By considering the contributions of the protein residues to the electrostatic and van der Waals intermolecular interaction energies, two predictive and robust COMBINE models were developed: (i) the 3-PC distance-dependent dielectric constant model (built from a single X-ray crystal structure) with a q2 value of 0.74 and an SDEC value of 0.521; and (ii) the 5-PC sigmoidal electrostatic model (built from the actual complexes present in the Brookhaven Protein Data Bank) with a q2 value of 0.79 and an SDEC value of 0.41.
These QSAR models and the information describing the inhibition provide useful insights into the design of novel inhibitors via the optimization of the interactions between ligands and those key residues of BACE-1.
BACE-1 Inhibitors; Superimposition; 3D-QSAR; COMBINE
The MEAM1 (B biotype) Bemisia tabaci (Gennadius) is one of the most widespread and damaging whitefly cryptic species. Our previous studies discovered that the MEAM1 whitefly indirectly benefits from interactions with the tomato yellow leaf curl China virus (TYLCCNV) via accelerated ovarian development and increased fecundity. However, the physiological mechanism of begomoviruse-infected plants acting on the reproduction of the insect vector was unknown.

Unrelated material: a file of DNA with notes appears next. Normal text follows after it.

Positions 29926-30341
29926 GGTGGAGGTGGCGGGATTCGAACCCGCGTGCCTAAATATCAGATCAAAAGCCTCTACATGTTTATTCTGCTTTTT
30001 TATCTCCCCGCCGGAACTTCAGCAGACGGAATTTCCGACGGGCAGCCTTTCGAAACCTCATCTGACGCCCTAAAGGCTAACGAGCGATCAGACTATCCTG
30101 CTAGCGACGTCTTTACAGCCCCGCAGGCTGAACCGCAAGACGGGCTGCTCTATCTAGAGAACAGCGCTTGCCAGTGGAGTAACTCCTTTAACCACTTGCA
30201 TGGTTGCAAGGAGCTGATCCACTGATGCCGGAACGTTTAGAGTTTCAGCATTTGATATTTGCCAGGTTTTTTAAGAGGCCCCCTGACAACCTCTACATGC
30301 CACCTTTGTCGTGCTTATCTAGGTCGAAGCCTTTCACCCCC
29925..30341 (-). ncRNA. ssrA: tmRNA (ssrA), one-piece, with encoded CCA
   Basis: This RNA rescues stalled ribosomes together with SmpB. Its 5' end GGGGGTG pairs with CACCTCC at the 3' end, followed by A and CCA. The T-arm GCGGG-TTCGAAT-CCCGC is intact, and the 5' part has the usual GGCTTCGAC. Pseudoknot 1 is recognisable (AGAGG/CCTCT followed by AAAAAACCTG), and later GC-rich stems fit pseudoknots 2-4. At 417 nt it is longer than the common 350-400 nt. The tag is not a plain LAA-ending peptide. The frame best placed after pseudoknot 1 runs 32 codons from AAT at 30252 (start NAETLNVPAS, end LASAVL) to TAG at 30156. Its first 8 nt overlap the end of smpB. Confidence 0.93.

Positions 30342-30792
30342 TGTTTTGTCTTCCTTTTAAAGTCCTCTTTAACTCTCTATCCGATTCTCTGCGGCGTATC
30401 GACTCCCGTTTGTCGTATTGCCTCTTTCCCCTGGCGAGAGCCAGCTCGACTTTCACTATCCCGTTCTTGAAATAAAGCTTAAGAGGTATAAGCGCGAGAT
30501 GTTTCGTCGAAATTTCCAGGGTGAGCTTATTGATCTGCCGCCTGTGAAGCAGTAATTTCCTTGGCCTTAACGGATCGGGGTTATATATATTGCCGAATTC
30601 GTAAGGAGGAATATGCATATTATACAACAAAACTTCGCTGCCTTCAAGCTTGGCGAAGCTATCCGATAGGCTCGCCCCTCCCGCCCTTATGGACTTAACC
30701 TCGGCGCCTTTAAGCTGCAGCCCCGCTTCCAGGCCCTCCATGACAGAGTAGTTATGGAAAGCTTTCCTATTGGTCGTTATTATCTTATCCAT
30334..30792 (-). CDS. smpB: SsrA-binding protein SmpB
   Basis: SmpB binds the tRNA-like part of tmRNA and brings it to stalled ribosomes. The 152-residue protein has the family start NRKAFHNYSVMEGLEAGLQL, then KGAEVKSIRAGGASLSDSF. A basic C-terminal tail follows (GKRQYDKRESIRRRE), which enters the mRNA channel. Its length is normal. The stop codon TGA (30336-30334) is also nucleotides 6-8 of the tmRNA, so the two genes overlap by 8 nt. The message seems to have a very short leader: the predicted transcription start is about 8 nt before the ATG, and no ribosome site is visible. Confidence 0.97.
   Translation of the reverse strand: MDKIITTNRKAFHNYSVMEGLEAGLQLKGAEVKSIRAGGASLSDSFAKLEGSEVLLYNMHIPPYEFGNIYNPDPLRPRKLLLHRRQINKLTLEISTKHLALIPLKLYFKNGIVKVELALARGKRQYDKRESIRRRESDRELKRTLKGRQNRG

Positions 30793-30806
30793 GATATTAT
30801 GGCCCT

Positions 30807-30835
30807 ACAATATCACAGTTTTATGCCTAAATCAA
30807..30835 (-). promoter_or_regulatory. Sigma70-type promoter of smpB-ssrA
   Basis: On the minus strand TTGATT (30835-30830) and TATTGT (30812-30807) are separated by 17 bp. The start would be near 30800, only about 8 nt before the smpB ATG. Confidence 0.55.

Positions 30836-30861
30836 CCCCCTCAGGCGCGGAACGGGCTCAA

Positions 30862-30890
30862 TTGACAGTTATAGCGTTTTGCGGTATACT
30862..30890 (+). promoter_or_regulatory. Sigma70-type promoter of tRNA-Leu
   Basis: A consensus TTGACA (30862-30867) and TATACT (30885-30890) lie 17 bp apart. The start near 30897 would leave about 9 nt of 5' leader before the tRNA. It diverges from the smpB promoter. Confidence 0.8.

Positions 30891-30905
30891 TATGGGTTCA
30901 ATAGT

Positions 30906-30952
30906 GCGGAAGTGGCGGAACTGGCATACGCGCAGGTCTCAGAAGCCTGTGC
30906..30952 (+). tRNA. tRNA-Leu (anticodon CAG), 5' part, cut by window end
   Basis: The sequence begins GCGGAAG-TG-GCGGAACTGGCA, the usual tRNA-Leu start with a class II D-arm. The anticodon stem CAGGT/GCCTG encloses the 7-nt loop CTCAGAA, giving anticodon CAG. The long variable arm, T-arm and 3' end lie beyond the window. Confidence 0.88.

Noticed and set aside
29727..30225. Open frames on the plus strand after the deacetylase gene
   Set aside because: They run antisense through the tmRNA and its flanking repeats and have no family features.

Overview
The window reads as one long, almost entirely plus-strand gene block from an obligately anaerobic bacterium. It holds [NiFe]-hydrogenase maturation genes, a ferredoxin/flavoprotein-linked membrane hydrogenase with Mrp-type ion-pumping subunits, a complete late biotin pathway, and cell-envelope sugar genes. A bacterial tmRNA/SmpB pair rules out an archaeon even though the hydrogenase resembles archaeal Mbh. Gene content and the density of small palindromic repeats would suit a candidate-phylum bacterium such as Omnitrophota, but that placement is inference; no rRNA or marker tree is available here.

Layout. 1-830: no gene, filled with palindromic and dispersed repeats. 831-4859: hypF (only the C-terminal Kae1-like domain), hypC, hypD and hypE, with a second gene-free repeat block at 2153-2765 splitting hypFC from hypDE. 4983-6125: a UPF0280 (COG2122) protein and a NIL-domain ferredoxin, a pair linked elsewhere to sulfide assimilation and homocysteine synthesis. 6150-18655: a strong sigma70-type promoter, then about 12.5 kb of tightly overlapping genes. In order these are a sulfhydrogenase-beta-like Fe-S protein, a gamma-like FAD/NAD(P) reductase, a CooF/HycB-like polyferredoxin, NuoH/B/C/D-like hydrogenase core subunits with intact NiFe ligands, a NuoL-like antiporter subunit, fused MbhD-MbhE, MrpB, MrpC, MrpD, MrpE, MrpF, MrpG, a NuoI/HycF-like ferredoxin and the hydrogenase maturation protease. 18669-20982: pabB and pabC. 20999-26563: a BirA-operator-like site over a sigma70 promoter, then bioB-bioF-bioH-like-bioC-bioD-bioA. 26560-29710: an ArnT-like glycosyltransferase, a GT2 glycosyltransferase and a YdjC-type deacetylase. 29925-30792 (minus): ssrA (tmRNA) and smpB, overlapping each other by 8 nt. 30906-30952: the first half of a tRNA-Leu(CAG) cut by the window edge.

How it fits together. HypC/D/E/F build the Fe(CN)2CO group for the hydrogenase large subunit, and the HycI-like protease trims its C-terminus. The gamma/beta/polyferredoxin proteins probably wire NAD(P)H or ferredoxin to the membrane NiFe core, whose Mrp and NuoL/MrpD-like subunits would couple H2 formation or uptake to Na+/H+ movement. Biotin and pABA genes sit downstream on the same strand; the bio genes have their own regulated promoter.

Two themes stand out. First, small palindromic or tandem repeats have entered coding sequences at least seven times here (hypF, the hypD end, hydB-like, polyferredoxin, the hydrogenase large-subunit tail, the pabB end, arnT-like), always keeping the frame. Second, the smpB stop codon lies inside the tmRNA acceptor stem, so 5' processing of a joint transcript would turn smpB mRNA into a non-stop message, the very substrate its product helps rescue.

Biochemical and molecular properties of vitellogenin (Vg) and vitellin (Vt) were characterized in the MEAM1 whitefly. In addition, kinetics of Vt levels in ovary and Vg levels in hemolymph in different stages were detected using a sandwich ELISA. The level of hemolymph Vg increased rapidly after eclosion. A significantly higher level of hemolymph Vg and ovary Vt were observed in whiteflies feeding on virus-infected tobacco plants than those feeding on uninfected plants. In order to detect the levels of Vg mRNA transcription, complete vitellogenin (Vg) mRNA transcripts of 6474 bp were sequenced. Vg mRNA level in whiteflies feeding on virus-infected plants was higher than those feeding on uninfected plants. However, virus-infection of the whiteflies per se, as demonstrated using an artificial diet system, did not produce significant changes in Vg mRNA level.